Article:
Vegetables secrete liquids and sometimes rot in the vegetable drawer, meanwhile meat thaws in the meat compartment making these refrigerator drawers a haven for bacteria.
How sanitize refrigerator drawers?
Remove the drawers from the fridge and wash them with soapy water. Dry them thoroughly with a microfiber towel before placing them back into the fridge.
Also, always practice good organization in your refrigerator to prevent cross-contamination. For example, place meats in zip lock bags on the bottom shelf or in the bottom drawer so when they thaw, they drip on to food below. The bottom is also the coolest part of the refrigerator which is ideal for meats.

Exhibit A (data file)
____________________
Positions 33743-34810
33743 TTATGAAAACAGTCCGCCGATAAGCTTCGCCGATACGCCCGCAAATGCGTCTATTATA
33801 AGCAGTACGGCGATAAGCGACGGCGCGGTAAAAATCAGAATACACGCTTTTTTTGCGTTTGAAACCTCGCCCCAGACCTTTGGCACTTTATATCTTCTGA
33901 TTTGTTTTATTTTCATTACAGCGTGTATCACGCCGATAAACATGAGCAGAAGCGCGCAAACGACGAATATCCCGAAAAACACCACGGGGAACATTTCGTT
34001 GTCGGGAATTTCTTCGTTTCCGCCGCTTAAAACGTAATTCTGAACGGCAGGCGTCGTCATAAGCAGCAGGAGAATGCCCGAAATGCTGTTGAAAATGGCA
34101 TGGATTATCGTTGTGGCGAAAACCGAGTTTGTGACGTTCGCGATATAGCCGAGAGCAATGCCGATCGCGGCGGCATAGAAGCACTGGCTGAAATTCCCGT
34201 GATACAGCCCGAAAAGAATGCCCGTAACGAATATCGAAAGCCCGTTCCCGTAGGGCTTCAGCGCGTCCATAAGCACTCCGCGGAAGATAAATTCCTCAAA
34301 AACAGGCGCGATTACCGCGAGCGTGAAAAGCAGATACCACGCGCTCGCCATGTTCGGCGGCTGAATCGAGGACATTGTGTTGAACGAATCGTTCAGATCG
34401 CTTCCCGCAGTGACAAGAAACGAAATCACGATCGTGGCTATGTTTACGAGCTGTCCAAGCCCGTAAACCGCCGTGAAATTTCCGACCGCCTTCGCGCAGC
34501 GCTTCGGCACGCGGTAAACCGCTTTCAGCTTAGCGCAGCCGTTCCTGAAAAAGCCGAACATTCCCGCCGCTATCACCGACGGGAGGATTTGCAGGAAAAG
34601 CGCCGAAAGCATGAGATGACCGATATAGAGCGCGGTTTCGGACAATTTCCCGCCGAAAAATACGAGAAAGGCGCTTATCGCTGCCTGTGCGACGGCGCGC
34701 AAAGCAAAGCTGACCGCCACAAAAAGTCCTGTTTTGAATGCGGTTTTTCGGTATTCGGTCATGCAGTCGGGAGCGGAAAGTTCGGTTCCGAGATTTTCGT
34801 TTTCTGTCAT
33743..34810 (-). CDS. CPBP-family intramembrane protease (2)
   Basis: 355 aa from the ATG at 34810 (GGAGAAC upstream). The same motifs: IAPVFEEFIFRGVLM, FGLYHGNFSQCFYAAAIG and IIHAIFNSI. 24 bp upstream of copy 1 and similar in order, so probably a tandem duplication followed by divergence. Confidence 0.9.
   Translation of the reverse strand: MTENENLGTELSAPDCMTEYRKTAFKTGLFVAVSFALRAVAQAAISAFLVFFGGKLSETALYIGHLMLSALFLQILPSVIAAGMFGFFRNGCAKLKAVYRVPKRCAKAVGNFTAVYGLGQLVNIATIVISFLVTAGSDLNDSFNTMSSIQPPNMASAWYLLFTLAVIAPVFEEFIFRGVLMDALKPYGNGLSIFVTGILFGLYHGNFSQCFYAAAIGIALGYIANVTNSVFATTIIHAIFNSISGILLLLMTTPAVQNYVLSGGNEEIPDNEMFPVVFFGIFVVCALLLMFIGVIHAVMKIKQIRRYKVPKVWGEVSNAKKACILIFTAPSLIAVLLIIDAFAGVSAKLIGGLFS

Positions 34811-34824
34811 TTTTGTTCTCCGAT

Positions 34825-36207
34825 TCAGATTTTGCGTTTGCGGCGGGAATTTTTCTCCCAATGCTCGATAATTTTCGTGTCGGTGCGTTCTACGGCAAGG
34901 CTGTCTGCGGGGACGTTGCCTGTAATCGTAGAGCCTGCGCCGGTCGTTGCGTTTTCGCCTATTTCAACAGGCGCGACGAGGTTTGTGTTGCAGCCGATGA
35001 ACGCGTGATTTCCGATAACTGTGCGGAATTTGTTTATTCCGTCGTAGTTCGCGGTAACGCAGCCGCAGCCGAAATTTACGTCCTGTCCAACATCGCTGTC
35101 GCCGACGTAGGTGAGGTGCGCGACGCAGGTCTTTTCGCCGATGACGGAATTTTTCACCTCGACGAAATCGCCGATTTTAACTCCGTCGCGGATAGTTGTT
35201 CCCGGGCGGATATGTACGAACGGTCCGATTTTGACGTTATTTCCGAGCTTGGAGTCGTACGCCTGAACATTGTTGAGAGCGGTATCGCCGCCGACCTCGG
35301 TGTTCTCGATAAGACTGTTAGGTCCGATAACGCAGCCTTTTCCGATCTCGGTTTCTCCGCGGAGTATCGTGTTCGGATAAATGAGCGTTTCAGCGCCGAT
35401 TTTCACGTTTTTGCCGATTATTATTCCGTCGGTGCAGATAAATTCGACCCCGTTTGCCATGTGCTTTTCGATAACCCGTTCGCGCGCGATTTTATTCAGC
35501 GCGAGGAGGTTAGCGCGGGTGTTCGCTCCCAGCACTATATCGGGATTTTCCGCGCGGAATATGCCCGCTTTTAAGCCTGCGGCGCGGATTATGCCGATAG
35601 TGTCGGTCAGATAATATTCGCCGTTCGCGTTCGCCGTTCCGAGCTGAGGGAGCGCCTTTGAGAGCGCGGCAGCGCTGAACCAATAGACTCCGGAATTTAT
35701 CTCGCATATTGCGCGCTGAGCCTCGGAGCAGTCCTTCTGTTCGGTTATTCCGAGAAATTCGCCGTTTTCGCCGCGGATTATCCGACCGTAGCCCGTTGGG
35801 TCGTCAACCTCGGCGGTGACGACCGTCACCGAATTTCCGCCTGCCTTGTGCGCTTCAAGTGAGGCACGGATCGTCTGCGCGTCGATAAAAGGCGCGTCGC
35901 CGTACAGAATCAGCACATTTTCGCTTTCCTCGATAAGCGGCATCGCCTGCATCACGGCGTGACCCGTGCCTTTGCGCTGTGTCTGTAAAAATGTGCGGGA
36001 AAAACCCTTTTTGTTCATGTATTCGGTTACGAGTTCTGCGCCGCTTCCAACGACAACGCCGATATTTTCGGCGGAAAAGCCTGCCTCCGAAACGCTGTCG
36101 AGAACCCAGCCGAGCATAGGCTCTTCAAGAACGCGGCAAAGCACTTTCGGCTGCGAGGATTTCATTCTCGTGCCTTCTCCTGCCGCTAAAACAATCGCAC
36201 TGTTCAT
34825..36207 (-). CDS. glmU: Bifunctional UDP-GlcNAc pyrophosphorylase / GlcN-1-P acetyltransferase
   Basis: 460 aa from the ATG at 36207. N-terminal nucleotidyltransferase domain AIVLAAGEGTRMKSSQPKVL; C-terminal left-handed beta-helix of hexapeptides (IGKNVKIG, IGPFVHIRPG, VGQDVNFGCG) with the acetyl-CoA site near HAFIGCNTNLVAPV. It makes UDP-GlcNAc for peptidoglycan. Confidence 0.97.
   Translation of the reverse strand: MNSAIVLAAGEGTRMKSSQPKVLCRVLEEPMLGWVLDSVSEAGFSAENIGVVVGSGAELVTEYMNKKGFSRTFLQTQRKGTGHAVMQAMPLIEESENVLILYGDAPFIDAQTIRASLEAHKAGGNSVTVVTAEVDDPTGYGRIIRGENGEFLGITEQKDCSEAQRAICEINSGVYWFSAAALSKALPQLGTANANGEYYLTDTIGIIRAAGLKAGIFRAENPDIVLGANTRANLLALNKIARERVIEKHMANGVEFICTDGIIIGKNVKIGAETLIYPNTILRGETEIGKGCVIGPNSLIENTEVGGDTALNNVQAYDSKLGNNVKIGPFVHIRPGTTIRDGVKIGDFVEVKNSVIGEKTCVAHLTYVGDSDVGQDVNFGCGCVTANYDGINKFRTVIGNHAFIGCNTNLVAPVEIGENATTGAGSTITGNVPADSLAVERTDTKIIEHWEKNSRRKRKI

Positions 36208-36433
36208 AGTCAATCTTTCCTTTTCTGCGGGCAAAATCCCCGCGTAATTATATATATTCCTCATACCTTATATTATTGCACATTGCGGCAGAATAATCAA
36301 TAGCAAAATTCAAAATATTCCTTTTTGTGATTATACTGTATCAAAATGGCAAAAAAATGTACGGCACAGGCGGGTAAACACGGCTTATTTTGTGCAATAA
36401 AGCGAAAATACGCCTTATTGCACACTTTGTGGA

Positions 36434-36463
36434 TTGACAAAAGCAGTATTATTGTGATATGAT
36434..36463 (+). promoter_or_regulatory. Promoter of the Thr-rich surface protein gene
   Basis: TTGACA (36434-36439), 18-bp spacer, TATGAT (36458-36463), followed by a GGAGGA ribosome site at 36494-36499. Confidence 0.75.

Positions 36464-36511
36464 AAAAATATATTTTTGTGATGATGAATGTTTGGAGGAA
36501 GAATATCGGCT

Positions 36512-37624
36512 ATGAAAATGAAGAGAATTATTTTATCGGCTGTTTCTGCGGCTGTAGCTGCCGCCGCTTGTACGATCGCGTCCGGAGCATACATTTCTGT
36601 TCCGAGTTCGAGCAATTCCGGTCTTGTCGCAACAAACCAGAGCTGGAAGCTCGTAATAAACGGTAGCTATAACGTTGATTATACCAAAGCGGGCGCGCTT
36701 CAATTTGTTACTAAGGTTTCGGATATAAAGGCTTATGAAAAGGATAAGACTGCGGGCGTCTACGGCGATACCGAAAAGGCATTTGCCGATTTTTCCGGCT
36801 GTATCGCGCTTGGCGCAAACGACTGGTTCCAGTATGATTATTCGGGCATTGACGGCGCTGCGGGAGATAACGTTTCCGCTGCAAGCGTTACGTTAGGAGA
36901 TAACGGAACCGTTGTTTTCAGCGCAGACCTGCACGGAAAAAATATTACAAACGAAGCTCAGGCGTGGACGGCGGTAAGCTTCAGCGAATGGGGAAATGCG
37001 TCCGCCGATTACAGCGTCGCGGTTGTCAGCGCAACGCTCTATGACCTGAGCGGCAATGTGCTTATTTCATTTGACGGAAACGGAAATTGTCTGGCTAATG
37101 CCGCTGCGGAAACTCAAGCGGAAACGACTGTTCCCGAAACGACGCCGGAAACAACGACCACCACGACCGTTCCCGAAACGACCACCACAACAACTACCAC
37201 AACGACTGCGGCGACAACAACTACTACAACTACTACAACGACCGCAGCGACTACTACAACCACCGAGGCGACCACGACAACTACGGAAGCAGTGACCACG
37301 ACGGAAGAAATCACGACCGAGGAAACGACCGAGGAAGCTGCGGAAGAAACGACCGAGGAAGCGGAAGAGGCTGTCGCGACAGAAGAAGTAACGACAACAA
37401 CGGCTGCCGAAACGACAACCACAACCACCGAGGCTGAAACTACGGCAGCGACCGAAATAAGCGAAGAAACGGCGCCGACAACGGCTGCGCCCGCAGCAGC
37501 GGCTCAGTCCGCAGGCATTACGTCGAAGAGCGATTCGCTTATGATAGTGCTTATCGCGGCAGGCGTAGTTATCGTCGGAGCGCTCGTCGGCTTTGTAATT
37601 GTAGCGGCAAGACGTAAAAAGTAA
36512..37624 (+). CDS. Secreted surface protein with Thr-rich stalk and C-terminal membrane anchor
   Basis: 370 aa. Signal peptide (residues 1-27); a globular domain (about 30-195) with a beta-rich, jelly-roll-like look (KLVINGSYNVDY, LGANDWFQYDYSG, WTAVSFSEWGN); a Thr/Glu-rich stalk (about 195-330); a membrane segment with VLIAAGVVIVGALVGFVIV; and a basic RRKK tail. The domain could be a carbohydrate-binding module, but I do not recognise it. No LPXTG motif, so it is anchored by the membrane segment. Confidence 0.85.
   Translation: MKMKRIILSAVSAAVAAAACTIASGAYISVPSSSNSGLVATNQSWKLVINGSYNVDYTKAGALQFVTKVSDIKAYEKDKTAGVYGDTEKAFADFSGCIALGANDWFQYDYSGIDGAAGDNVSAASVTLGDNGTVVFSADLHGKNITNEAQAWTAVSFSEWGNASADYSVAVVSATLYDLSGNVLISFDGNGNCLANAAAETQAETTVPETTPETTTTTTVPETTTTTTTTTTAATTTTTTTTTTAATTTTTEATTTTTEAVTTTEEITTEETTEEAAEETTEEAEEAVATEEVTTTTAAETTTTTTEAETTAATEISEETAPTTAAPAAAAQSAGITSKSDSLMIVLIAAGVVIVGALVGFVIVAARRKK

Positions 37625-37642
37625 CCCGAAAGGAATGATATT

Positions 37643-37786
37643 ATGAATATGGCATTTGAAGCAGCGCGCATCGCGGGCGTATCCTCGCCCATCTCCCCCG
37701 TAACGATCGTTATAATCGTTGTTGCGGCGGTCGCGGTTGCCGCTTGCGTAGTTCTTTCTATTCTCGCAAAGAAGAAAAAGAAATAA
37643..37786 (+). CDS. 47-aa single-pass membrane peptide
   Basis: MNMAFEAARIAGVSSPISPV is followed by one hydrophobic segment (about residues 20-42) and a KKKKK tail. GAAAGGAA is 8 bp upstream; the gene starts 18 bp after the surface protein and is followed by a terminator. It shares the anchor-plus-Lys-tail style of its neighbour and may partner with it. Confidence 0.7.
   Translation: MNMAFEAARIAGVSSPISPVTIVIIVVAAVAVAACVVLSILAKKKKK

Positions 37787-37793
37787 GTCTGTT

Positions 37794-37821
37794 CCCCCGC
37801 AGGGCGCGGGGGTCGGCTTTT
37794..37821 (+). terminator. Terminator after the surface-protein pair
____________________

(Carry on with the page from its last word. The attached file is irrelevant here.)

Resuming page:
Refrigerator Drip Pans
Fun Fact: There is a drip pan under your refrigerator that collects condensation to stop it from running all over your floors.
Also a Fun Fact: The drip pan can be a breeding place for mold and bacteria since it is always damp and seldom ever gets cleaned.
How to clean the refrigerator drip pan?
Remove the drip pan and empty it. Spray it with bleach mixed with water and let it soak for a few minutes. Rinse it with hot soapy water, dry it and replace it to its original position under the fridge.
Rubber Spatulas and Rubber Brushes
These cute but useful two-piece tools can hold bacteria in the creases between the two parts.
How to clean Rubber Spatulas and Rubber Brushes?
Pull the two pieces apart and wash thoroughly with hot soapy water.